About the Book:
The Other La Bohème is literary fiction that depicts the lives and loves of four friends who pursue opera singers’ careers in present-day New York City. Jennifer (soprano), Stephanie (mezzo-soprano), Henry (tenor), and John (baritone) met in music school in Manhattan, where they performed Puccini’s famous opera La Bohème at their graduation concert. After graduation they banded together as a group called the Dolci Quattro, pledging to support one another in their professional pursuits. Several years later, they have landed the roles of Mimi, Musette, Marcello, and Rodolfo in the nearly forgotten opera La Bohème by Leoncavallo–known as “the other La Bohème”–which is to be produced by the New York Bel Canto Opera.
The novel begins with arias and a duet sung by Henry and Stephanie in the Café Momus. Jennifer and John come in, and they congratulate each other on their new roles. Immediately, though, the thoughts of the current state of their personal lives cool their enthusiasm.
As the story unfolds, Jennifer discovers that her fiancé, Richard, an investment banker and a fiction writer, is having an affair with another woman. Stephanie struggles to find a steady love, while perturbed by a strained relationship with her father, a billionaire hedge fund manager, who abandoned her late mother. Henry faces a pressure from his family to renounce his bohemian life for a more respectful career as he meets his new love, Christine, a poet. John receives a summons for divorce from the lawyer of his wife Michelle, a painter.
Set in the rich artistic backdrop of New York City, the Dolci Quattro’s lives and loves go through ups and downs in joy and despair, while true to their pledge they give one another much-needed moral support. As the opening night nears, the Dolci Quattro make their utmost efforts to perfect their singing for the opera that will determine their future.
Read an Excerpt:
Featured in April/May 2017 Issue: The Eighties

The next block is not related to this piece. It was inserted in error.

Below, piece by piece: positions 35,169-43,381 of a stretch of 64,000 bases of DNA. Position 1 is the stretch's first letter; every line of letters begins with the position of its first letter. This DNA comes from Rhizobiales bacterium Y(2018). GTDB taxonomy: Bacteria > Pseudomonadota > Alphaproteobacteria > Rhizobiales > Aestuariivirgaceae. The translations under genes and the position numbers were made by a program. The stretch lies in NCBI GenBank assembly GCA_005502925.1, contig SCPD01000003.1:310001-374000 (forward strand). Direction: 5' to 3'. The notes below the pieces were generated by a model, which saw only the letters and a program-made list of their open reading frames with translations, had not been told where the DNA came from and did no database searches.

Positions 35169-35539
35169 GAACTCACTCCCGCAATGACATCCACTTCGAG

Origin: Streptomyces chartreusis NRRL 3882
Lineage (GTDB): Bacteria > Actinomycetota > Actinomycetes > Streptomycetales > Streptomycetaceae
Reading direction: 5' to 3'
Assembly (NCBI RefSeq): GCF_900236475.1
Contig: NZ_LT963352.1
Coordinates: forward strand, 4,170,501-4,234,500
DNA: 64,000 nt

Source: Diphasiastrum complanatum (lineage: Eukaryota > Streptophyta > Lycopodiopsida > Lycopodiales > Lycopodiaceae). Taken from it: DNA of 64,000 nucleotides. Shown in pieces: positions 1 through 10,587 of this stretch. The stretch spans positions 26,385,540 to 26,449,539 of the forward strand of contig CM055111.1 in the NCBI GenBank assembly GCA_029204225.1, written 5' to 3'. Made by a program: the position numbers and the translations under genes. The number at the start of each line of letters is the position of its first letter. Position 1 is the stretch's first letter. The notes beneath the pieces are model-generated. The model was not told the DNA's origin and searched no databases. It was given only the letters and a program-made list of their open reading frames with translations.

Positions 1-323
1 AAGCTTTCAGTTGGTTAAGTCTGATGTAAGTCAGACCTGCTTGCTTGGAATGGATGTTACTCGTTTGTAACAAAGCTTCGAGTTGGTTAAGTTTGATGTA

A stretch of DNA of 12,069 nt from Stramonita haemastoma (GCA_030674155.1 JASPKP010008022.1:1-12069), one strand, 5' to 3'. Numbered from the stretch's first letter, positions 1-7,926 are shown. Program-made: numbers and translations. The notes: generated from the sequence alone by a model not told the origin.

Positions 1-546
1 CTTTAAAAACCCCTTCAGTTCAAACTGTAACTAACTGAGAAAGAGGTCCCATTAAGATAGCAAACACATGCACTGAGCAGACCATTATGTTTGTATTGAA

Begin your song, oh Muses.
Let me join the zesty tune.
My heart needs no more sorrow,
Neither discord nor despair.
Induce me to embrace love,
Peace, and hope in harmony.
Lift, lift me up, oh Muses.
Let us sing a song of joy.
Muses were singing in glory in the fine October sky—the image Henry saw in the clouds as he strolled along Broadway near 72nd Street, several blocks from the Metropolitan Opera House. He even recognized the Muses’ sweet song. His chest swelled in anticipation as he continued a few blocks to the Café Momus, where his friend Stephanie was working as a waitress. The restaurant attracted a loyal clientele among connoisseurs of opera and classical music, who appreciated the authentic French cuisine at reasonable prices, especially before or after a performance at one of the many nearby theaters. Henry paused outside the window and peered in. Since it was not yet five o’clock, patrons occupied fewer than half of the thirty-odd tables. Stephanie stood before the bar in her black uniform, casually watching the customers. Henry fished a digital pitch-maker from his pocket and found C-sharp. He cleared his throat and inhaled, assuming the role of Marcello. Then he burst through the door and began singing, extending his hand toward Stephanie.
“O Musette, o gioconda sorridente!” (“Oh Musette, oh radiant smile!”)
Stephanie broke into just such a smile as Henry continued his serenade in his burning tenor voice, praising her charms. His rich tones reverberated in the intimate restaurant. Stephanie immediately replied to his aria in her coloratura mezzo-soprano, wagging her right index finger.
“Badate! I miei difetti non nascondo.” (“Mind you! I don’t hide my defects.”)
She cautioned Marcello that she was a capricious vagrant, living day to day. When she completed her aria, both joined in a duet: Marcello, adoring her, and Musette, warning him. The music entwined to a dramatic climax with a soaring high A, then descended slowly, ending with their simultaneous murmur: “Musette!”…“Badate!”
“Bravo!” Waiters and waitresses shouted their kudos while the patrons applauded. Henry bowed and Stephanie curtsied. As they rose, they met each other’s eyes and laughed. …